Interview: June 7, 2019
Interviewers: EJ Carter and Azen Jaffe
Azen Jaffe: Hello my name is Azen Jaffe and I'm here with EJ Carter, and we are interviewing Phu Nguyen on June 7, 2019. We are here at the Hollywood Senior Center. Thank you for being with us. Could you start by giving us a brief overview of your life here in Portland? Where were you born? When did you arrive in Portland?
Phu Nguyen: I was born on October 13, 1940, in Vietnam. I came to the US on March 8, 1992. After first I stayed in Sunnyvale in San Jose for a month. Then after that, I looked for a job, but couldn't find one. My friends said that here there are jobs that were available. So I followed them and came here. Then here I am thankful, I have a job. At first, I was a janitor at FMP medical center. Later on, I worked for a public school near there, for a man like me. So I got a job for the public school for maybe 15 years. After this, one night, the time was 7:30, I had been working at the school near Rose City Park, over there. I got out of school at 2:30 pm and at four pm I started working at the FMP medical center until two. Besides that, I got a job as a kitchen helper for a chief. Because I wanted to be involved so that I can learn something. Then maybe for one four hours a week, and they ate American Food.
AJ: Sounds like long days, you said you left Vietnam in....
PN: No no, I worked that before I had a job for the public schools. I worked there early on Friday afternoon.
AJ: You said you left Vietnam in 1992, is that right?
AJ: Why did you leave?
AJ: Why did you come to the United States?
PN: I had sponsored my sister who sponsored me. Because if she didn't, I sponsored me and the family to come here. I was sponsored by the US government because of work. But yes she [unclear name of city 4:14] for more than six years. I could come here.
EC: So after 1975 it was impossible for you to work? Because you had worked with the US? [00:04:38]
PN: No I will say again I was drafted into the Vietnamese army in 1962. I was not a live reserve. I was an official, I worked for more than six years and then got out of the army. I thought that it would be for Vietnamese to serve his country, but it wasn't enough for me. I requested to get out. After I got out, then I worked for the US embassy Asia in [unclear 5:40] for more than six years. Communist would put me in jail, but they called it the reeducation because I was an official. I decided to give all my people to the Vietcong official. He looked at my papers, and he said was [ unclear 6:24] Vietnamese official, but you [unclear 6:33] a long time. No need to be here because later on, I'll send you to a re-education camp. But actually, that is jail. Then they said that you went home and you waited. Later on when everyone calls you for going to school, every time. Then you give, The sick ones, after that they call us. I went to the camp in Saigon were they accept those who have a rank. If you major, even if you were discharged a long time. Some old man they were officials, but my rank when I was in the south was the second lieutenant So I was not heavy set. You are presenting yourself to the local police station. After the communist took over the country, two hours after that. They came to me, big person, to declare what did you before this. So they know all of us.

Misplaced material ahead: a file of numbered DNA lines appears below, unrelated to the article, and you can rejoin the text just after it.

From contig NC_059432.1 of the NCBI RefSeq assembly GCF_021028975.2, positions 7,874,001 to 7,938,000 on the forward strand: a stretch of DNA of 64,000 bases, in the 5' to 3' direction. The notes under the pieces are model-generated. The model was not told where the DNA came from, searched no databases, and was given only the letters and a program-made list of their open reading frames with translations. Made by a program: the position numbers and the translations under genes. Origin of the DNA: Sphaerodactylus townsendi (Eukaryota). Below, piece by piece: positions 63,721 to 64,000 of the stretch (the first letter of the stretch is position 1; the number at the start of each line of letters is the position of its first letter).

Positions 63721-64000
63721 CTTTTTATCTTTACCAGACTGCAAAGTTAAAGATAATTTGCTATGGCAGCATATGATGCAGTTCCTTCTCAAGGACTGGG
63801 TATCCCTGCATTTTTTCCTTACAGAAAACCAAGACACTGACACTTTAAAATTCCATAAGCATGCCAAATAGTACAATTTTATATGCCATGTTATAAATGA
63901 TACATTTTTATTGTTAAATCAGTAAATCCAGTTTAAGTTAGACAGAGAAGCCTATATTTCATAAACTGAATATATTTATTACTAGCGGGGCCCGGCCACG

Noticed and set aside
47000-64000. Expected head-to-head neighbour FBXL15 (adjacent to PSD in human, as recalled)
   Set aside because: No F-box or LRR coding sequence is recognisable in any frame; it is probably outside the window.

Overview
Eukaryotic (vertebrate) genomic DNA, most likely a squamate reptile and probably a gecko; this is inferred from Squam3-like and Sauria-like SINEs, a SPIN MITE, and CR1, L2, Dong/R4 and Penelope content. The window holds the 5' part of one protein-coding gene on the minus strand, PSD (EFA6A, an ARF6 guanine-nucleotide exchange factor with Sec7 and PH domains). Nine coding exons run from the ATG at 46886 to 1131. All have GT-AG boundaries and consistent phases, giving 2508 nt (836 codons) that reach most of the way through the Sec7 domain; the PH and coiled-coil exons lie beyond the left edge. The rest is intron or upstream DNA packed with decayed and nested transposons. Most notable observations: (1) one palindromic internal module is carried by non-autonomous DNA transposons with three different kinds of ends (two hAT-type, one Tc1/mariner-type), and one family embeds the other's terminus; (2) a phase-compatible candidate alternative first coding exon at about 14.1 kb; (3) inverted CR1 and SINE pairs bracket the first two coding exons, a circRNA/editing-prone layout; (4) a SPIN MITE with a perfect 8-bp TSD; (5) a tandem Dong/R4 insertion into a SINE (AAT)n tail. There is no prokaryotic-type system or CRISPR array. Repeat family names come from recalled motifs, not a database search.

AJ: After Vietnam, you went to California for just a few months, and then moved up to Portland. Did you have family here when you moved?
PN: Yeah my sister lived there.
AJ: In California or in Portland?
PN: In California in Sunnyvale. You know Sunnyvale?